AbstractThis thesis presents an in-depth study of the gas freeing of marine crude oil tanks using numerical simulation, beginning with a general summary of the problem, followed by an outline of the objectives of this work and the main difficulties involved.
To outline essential background, a review of numerical methods, fluid flow, and related physical mechanisms has been undertaken, in addition to related ventilation fields, jet and jet impingement, and tanker-borne ventilation, in order to determine the state of the art and draw useful parallels between different ventilative fields, as well as identifying potential areas for model validation.
A room-ventilation test case was studied in order to demonstrate the numerical method. It was found that assuming adiabatic walls and ignoring radiation resulted in highly idealised temperature predictions, and that radiation played a large part in enhancing vertical temperature prediction by redistributing thermal energy.
For the gas-freeing analysis, the geometric models and solution procedures are introduced before simulation results presented and validated with analytical jet models and impingement penetration parameters. Analysis showed that the internal temperature of the tank was approximately homogeneous, allowing the tank to be considered isothermal. 2D simulations showed that after an initial period of time, the relative concentration distribution reaches steady state with decreasing average concentration as gas-freeing continues.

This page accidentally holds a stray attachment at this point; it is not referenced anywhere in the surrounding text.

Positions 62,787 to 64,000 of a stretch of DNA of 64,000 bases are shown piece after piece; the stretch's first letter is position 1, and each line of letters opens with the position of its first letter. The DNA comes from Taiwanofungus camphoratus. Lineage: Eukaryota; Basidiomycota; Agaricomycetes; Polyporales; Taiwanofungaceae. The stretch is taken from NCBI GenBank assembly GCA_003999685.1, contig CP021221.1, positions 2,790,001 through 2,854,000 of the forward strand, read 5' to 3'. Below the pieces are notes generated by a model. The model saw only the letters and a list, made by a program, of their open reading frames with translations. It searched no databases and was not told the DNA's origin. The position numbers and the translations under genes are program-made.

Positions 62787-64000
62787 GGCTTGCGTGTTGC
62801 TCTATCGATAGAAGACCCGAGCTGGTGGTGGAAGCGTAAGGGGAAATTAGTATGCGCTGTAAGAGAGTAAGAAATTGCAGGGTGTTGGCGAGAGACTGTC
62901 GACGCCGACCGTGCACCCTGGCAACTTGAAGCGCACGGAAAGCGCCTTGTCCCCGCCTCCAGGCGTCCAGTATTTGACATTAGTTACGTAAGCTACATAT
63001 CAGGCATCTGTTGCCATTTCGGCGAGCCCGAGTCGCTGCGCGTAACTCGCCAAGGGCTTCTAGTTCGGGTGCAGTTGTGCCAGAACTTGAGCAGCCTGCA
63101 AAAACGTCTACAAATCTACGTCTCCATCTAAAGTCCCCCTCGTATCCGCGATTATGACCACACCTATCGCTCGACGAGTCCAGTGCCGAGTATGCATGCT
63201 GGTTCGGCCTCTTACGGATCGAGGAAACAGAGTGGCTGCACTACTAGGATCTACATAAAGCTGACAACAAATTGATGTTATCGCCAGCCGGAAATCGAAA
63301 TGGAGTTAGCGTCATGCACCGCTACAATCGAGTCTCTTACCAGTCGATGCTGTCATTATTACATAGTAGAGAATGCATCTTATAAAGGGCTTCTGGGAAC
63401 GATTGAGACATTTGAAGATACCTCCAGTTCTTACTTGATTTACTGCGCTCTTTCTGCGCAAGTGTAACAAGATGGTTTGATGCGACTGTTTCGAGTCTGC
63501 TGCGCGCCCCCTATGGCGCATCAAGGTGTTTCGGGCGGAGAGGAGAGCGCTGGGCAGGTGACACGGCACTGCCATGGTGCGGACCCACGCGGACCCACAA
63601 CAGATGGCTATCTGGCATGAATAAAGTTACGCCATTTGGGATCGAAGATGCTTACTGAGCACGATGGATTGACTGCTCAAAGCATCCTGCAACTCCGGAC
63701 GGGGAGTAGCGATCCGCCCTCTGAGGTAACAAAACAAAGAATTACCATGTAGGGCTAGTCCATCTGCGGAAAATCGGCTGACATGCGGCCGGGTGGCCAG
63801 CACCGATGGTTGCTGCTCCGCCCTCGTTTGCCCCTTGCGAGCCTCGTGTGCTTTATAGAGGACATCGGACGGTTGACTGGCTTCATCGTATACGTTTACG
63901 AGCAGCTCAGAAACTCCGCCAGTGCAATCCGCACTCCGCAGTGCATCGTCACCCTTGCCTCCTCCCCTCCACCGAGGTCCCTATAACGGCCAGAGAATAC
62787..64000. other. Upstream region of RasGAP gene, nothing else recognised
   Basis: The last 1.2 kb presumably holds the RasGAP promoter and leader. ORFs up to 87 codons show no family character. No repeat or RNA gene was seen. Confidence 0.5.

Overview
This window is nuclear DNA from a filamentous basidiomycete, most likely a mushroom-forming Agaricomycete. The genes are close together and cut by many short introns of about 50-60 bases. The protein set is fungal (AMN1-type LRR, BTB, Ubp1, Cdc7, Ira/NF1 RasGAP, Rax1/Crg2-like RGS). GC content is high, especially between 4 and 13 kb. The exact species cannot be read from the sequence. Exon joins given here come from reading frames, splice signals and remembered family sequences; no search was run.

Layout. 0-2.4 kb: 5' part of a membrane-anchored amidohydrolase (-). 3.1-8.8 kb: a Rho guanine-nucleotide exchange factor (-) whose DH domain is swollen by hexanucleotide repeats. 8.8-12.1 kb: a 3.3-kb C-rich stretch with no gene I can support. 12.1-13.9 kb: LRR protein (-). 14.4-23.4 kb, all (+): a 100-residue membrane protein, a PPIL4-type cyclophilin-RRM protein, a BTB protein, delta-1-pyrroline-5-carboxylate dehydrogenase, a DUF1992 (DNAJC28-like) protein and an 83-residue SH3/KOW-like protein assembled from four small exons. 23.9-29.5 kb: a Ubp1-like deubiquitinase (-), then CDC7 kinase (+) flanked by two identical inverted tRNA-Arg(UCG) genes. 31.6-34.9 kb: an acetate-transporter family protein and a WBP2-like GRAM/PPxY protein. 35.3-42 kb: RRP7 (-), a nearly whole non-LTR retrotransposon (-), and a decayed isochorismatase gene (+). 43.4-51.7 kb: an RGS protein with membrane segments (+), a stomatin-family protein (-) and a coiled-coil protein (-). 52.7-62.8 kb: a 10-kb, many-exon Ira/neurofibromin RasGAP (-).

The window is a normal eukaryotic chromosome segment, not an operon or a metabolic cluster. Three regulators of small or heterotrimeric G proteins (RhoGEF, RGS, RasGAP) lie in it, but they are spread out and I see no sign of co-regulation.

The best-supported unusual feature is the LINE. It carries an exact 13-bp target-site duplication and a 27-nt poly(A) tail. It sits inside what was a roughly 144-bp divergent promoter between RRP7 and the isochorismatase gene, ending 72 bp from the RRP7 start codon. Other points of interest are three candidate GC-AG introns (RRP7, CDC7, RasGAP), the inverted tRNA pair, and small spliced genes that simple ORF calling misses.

Discussion of the results followed, examining aspects surrounding heat transfer and the choice of turbulence model, analysing the differences in the results between the first and second-moment closure schemes and justification of assuming isothermal conditions. The variation in concentration was examined, and an analytical expression was derived which approximates the reduction in average gas concentration decay due to gas-freeing.
It has been shown that double-hulled construction renders the internal temperature variation to around 10% of the temperature difference between the sea and deck. During the gas-freeing process proper, it was shown that after any stratified layer has been eroded and a stable flow field established, the relative concentration distribution remains constant. Gas freeing times were shown to be heavily dependent on the volume flux (and thus air change rate), and mathematical relations derived in order to provide approximately predict the time to gas free a crude oil tank (COT) given particular initial conditions.
|Date of Award||2010|
|Supervisor||Arne Holdø (Supervisor)|